Question by Fred G.: Was the Russian Revolution inevitable? Or, were there opportunities missed by the tsar and others…?
Specifically, given the dramatic sweep of events from 1860 to the October Revolution (e.g. the emancipation of the serfs, the Great Reforms, industrialization, war, radicalism and the failure of liberalism) could it be legitimately argued that the Revolution was inevitable?
Answers and Views:
Answer by Spellbound
Arguably Russia had been undergoing a slow revolution from the Crimean War onwards, a revolution that was spurred on by war. The Russia of early 1917 wa a very different place to the Russia of Alexander II, it was industrialising, becoming more literate, more socially mobile and more economically prosperous.
However, Nicholas was not the right man to prevent the February (as the March Revolution is more correctly known as) Revolution, he was an inept ruler who believed in his divine right to rule without a parliament. But it was by no means inevitable, even as late as January 1917 he could have quashed the desire for change.
He needed to address the following problems:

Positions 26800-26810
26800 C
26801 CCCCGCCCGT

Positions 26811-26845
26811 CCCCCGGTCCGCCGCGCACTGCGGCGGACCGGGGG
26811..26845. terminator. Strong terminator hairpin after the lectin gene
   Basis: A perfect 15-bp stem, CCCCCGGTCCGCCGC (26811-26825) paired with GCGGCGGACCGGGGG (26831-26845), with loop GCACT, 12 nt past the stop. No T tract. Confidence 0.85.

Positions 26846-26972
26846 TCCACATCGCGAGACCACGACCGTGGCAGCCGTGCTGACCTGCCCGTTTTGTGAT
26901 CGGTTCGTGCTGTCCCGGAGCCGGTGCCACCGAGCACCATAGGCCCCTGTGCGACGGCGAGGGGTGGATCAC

The cities were starving – this was because the peasants needed to bring in the harvests and to transport food to the cities were mostly in the army.
The workers were poorly paid for very long hours, worked in harsh conditions and had very poor living conditions.
The army was falling apart due to military defeats, poor leadership, infiltration of the army by political groups and the fact that the mainly peasant army wanted to return to their farms.
The peasants were dissatisfied with the Emancipation of some 50 years earlier, which saw them take on 50 year redemption mortgages in order to buy their freedom – millions were indebted.
And the intelligentsia and middle classes were dissatisfied with the lack of political representation.
To solve the crisis that led to his abdication and the February Revolution he could have ensured that enough peasants were left to work the land – even raising city-living volunteers to go to help sow & bring in the harvests.
He could have increased pay for the workers, with promises of better living and working conditions after the war ended.
He could have sent his officer corps to Britain or France to learn how they were holding up the Germans – they would possibly be willing to send troops and advisors to help shore up the Russian front lines.
He could have freed the peasants from their debt, and given them the land on which they worked.
He could have offered a constitutional monarchy, perhaps following the British model, which would have placated the intelligentsia.
In the end, he did none of these things, believing that as God made him Tsar, so he did not have to modernise Russia.
The October Revolution – Roy Medvedev
The Russian Revolution – Sheila Fitzpatrick
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What do you think?